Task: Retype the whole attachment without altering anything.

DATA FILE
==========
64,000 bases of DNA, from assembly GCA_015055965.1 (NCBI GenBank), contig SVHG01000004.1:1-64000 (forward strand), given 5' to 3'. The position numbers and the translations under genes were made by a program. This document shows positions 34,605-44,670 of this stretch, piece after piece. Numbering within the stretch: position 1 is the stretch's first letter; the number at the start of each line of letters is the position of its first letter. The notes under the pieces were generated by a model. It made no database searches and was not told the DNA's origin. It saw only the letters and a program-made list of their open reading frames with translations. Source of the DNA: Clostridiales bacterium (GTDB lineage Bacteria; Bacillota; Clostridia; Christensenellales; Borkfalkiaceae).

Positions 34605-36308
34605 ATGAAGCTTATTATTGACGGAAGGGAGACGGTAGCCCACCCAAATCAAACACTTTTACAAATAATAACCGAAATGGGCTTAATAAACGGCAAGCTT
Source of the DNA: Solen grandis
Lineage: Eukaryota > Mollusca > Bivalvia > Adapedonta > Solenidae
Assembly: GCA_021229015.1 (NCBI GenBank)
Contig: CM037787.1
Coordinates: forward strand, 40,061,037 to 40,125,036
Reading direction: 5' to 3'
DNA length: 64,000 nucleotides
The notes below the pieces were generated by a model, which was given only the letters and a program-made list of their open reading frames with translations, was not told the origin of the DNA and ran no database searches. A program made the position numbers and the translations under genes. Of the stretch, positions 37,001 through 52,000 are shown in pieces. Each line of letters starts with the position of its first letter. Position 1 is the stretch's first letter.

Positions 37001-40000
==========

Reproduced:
64,000 bases of DNA, from assembly GCA_015055965.1 (NCBI GenBank), contig SVHG01000004.1:1-64000 (forward strand), given 5' to 3'. The position numbers and the translations under genes were made by a program. This document shows positions 34,605-44,670 of this stretch, piece after piece. Numbering within the stretch: position 1 is the stretch's first letter; the number at the start of each line of letters is the position of its first letter. The notes under the pieces were generated by a model. It made no database searches and was not told the DNA's origin. It saw only the letters and a program-made list of their open reading frames with translations. Source of the DNA: Clostridiales bacterium (GTDB lineage Bacteria; Bacillota; Clostridia; Christensenellales; Borkfalkiaceae).

Positions 34605-36308
34605 ATGAAGCTTATTATTGACGGAAGGGAGACGGTAGCCCACCCAAATCAAACACTTTTACAAATAATAACCGAAATGGGCTTAATAAACGGCAAGCTT
Source of the DNA: Solen grandis
Lineage: Eukaryota > Mollusca > Bivalvia > Adapedonta > Solenidae
Assembly: GCA_021229015.1 (NCBI GenBank)
Contig: CM037787.1
Coordinates: forward strand, 40,061,037 to 40,125,036
Reading direction: 5' to 3'
DNA length: 64,000 nucleotides
The notes below the pieces were generated by a model, which was given only the letters and a program-made list of their open reading frames with translations, was not told the origin of the DNA and ran no database searches. A program made the position numbers and the translations under genes. Of the stretch, positions 37,001 through 52,000 are shown in pieces. Each line of letters starts with the position of its first letter. Position 1 is the stretch's first letter.

Positions 37001-40000